From: Doug Ewell (email@example.com)
Date: Thu Mar 13 2003 - 18:09:26 EST
Ruddy, James <James_Ruddy at Instron dot com> wrote:
> I intend to write the novel in this language, hide it, and then
> "discover" it five years later and "translate" it into English.
Bon chance. Language is an immensely complex thing, and inventing one
is far more difficult than inventing a script. (I've done the latter,
wanted to do the former but gave up long ago.)
> Is there a word processor or text editor out there that will allow me
> to draw my own alphabet and then allow me to map these new characters
> to my keyboard? Can these new characters be entered, even graphically,
> into a SQL Server database (my new dictionary!), in such a way that
> they can be printed out to a file?
If you have Windows 2000 or above, then you have something called
Private Character Editor (also called EUDCEDIT, which I think stands for
End User Defined Character Editor). This allows you to draw your own
glyphs in the Private Use Area from U+E000 through U+F8FF. There's an
option to link the resulting "font" to any or all of your Windows
TrueType fonts, and then if you go into Notepad (I don't know about
other editors) and type the characters, your glyphs will be displayed.
If you don't have Windows 2000, I don't know what to suggest.
As far as *how* to type them, there is a tool called Tavultesoft Keyman
 that lets you create your own Windows keyboards. I haven't used it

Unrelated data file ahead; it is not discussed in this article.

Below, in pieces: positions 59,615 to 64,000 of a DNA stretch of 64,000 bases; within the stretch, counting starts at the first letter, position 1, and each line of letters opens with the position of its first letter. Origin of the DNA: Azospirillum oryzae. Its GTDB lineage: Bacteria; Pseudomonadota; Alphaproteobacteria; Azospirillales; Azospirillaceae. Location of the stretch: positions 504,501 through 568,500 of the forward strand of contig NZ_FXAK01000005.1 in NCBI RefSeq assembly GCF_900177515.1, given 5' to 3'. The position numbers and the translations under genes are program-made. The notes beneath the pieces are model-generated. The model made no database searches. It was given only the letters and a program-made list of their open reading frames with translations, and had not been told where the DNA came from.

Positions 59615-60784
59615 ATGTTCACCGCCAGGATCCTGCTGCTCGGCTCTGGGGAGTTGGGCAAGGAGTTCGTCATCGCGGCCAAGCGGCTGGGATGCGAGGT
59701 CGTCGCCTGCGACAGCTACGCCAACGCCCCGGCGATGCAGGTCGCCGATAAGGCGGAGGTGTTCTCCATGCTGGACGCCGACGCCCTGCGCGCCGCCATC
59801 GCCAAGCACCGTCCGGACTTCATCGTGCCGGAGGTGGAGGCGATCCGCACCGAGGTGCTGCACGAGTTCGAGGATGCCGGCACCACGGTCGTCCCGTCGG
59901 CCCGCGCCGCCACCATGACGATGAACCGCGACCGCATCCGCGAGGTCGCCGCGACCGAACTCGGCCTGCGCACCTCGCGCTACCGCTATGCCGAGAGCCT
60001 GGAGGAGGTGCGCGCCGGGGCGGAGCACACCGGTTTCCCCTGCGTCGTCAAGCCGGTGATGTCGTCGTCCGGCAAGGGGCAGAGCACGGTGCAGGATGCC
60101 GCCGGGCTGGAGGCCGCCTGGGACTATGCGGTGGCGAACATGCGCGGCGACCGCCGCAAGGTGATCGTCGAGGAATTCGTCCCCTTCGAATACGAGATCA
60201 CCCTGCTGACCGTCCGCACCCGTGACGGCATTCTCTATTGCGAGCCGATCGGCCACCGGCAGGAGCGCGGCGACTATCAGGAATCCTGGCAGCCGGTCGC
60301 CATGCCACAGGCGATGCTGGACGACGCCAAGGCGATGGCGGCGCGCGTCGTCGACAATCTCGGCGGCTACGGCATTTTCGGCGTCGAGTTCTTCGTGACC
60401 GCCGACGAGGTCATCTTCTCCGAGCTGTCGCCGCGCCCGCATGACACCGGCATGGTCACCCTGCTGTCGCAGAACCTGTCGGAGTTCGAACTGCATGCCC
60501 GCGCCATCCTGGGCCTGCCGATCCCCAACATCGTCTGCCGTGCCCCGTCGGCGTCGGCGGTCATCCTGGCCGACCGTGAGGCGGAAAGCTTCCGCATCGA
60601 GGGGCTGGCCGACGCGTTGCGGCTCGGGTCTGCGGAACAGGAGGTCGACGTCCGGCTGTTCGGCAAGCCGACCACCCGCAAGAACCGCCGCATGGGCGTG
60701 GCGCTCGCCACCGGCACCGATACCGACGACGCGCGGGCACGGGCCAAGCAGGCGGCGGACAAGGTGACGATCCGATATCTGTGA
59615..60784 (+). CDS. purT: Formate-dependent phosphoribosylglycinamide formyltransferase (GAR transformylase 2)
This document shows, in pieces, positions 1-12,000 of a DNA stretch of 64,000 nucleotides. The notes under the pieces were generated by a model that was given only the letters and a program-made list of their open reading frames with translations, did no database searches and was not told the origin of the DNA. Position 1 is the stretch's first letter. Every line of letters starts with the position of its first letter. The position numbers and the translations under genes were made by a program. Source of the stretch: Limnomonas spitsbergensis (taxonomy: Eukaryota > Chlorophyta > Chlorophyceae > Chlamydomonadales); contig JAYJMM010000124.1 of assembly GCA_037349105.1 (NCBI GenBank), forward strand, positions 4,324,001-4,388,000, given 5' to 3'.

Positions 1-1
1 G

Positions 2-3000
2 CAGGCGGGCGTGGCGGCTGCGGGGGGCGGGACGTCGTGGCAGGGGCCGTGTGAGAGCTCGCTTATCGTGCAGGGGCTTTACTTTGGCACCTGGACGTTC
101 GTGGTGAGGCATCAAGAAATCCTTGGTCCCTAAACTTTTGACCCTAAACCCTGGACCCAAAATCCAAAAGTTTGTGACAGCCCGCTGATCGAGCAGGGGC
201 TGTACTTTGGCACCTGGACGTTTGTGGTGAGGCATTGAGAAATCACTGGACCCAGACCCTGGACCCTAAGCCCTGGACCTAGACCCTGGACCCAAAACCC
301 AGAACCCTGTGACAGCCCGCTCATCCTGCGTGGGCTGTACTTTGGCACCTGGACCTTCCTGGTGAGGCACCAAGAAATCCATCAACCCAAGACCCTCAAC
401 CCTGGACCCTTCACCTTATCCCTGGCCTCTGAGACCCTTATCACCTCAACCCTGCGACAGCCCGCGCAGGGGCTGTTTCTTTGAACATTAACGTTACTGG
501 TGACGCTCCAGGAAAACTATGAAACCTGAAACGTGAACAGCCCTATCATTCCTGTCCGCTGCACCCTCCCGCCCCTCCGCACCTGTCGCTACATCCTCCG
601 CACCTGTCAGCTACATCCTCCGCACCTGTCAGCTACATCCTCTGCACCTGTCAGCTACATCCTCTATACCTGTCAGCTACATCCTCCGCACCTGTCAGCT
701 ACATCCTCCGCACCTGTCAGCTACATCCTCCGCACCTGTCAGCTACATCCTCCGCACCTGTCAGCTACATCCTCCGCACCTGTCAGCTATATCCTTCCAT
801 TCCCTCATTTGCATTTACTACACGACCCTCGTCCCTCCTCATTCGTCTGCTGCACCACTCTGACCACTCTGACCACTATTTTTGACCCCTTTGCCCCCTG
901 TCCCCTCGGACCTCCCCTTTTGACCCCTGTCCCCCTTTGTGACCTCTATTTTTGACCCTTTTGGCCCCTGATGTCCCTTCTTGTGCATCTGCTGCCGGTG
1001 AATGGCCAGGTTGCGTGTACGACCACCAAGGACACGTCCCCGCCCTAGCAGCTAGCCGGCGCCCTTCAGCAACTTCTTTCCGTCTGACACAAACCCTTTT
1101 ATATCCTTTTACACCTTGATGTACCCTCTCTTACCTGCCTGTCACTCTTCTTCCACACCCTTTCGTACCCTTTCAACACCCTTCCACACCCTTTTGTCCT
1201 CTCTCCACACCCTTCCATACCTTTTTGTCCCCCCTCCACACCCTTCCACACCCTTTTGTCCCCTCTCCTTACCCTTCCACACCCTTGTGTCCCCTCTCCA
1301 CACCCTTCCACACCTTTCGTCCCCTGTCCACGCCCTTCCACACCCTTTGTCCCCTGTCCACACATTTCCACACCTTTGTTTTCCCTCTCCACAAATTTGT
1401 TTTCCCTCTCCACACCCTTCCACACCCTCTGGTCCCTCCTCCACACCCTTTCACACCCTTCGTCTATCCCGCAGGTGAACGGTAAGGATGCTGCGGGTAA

much myself, but others on this list swear by it. There are other such
tools as well, including Janko's Keyboard Generator , but I know even
less about them. Make sure they are Unicode-enabled; you really don't
want to get into the business of redefining the ASCII range (unless it's
a cipher for ASCII; see below).
If you already have, or can put together, a pretty good technical
description of your script, you might try submitting it to Michael
Everson and John Cowan for possible inclusion in the ConScript Unicode
Registry . That might be useful if you intend to publish the
"untranslated" version of your novel on the Web. Of course, you'd have
to create (or commission) a font with your glyphs, and then make the
font available to prospective readers.
For ConScript, it often helps if your script has *already* been
published in some form, such as a book or on the Web. There needs to be
some likelihood that people will want to interchange text in this
script. I can take a preliminary look at it, if you like, to see if it
stands a reasonable chance of being considered. Warning: a "script"
that is merely a cipher for the Latin alphabet is NOT a candidate for
John Hudson <tiro at tiro dot com> responded:
> It would be much more interesting if someone else found it, deciphered
> the script and translated it.
I had assumed that either the initial writing or the discovering would
take place under an assumed name.
This archive was generated by hypermail 2.1.5 : Thu Mar 13 2003 - 18:44:41 EST